Tracy Thompson's book follows in the footsteps of W.J. Cash's `The Mind of the South' and finds hope in an unlikely place: the past.
The author talks about illness, community and her new novel, 'Sister Mine.'
Gass' long-awaited new novel features an academic obsessed with history — because his own is a fabrication.
The author's novel takes a Zen approach, weaving together a Japanese girl's diary and the story of a novelist who finds it.
The author takes a skeptic's view as he questions mainstream wisdom, 'expert' advice and the all-natural solutions for childbirth, germs, raw milk, sugar, farming and more.
As tax deadline looms, ex-NPR chief Ken Stern looks at how little donors understand about the needs and the operations of even the most prominent charities.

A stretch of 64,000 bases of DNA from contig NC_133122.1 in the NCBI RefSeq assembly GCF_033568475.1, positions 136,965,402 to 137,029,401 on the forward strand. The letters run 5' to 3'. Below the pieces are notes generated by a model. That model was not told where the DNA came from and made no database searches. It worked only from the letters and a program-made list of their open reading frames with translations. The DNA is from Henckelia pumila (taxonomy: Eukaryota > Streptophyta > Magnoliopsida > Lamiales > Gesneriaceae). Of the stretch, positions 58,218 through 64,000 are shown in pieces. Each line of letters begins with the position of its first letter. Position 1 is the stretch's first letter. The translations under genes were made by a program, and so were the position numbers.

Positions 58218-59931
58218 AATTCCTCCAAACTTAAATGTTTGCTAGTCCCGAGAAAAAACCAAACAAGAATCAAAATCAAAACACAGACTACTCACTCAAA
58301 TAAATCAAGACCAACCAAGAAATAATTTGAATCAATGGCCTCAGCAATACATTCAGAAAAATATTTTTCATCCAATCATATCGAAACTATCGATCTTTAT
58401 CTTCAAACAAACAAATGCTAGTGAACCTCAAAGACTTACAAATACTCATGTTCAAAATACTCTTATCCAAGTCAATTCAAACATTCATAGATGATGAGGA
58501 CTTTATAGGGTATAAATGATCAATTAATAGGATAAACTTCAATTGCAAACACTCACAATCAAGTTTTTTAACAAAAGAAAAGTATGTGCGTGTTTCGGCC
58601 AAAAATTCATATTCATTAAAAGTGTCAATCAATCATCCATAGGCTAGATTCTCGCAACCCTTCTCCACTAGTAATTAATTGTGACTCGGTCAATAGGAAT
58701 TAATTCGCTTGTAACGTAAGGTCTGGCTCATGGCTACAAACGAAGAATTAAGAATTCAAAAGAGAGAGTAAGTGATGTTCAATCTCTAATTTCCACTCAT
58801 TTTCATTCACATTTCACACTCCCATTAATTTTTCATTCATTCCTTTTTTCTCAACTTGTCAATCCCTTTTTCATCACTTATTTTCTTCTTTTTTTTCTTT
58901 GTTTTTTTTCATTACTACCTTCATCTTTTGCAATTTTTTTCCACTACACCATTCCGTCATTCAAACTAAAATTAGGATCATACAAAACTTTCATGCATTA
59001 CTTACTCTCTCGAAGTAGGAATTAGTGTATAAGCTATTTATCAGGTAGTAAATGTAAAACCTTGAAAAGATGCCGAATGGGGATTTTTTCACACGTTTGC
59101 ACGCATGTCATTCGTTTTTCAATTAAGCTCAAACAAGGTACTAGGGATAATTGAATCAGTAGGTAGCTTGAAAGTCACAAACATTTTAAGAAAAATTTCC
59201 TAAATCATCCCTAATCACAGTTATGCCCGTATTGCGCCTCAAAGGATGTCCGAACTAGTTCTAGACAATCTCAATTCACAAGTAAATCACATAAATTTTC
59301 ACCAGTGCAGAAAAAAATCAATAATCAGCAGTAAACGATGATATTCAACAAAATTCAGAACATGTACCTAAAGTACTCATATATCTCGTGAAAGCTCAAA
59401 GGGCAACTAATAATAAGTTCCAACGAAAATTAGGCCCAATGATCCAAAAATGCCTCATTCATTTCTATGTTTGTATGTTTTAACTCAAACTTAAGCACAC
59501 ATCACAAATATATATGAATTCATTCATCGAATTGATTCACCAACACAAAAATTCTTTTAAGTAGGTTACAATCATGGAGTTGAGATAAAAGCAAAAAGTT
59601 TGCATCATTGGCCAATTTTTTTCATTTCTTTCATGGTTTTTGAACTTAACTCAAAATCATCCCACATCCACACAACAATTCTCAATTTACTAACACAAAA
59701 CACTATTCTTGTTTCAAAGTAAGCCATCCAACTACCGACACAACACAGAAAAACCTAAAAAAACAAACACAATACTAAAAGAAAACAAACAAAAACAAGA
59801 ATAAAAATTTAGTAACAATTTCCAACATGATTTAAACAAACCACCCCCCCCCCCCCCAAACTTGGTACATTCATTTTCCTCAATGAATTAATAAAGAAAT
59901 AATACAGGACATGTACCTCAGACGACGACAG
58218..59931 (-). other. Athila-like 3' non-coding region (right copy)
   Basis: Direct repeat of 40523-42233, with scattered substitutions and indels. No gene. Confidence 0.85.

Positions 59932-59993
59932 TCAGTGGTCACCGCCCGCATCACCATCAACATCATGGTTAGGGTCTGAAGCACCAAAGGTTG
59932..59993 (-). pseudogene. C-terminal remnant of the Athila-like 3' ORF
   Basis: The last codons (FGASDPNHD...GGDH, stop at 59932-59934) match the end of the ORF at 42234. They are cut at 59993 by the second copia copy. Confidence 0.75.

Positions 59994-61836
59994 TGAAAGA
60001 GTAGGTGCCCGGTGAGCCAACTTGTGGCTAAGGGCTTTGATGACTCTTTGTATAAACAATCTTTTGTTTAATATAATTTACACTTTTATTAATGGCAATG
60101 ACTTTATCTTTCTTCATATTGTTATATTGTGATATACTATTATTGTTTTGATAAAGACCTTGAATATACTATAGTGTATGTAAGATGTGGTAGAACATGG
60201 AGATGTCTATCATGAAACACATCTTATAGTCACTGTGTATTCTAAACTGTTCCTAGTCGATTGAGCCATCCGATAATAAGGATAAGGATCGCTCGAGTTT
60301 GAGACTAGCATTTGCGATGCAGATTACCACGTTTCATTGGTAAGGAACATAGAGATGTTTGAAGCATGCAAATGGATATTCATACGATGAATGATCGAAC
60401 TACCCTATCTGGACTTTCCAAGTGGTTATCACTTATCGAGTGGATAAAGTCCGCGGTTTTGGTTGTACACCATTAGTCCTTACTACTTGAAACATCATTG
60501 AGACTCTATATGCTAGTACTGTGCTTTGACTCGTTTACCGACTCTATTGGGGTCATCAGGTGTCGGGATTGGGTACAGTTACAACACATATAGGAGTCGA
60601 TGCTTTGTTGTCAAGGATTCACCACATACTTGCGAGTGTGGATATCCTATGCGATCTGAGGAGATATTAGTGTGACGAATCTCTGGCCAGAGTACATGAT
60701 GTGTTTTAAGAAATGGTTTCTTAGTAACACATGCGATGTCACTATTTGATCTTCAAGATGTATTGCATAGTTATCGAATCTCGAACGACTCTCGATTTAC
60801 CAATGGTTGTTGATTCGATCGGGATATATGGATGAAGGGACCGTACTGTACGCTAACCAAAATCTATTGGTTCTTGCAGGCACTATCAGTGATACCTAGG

"Reqiuem," the final novel in Lauren Oliver's "Delirium" trilogy, ends with plenty of heroics but not enough feeling.
Tom Folsom's high-octane new biography 'Hopper' never misses an opportunity to mythologize the filmmaker, photographer, art collector and icon of rebelliousness.
'The Fun Parts' author's characters make life hard
How do you live with the knowledge that your baby is dying? A radiant new memoir chronicles the nine months after a mother's worst nightmare came true.
A chance encounter leads a woman to discoveries about her family's fate in a Nazi camp. Readers tease out the moral quandaries that arise.
The Facebook executive's book stirs up controversy with her advice for women -- and suggests a way forward.
What to read and see this spring? Start with Walter Mosley's latest, the unrealized architecture of 'Never Built Los Angeles,' appearances by David Sedaris, Cheryl Strayed.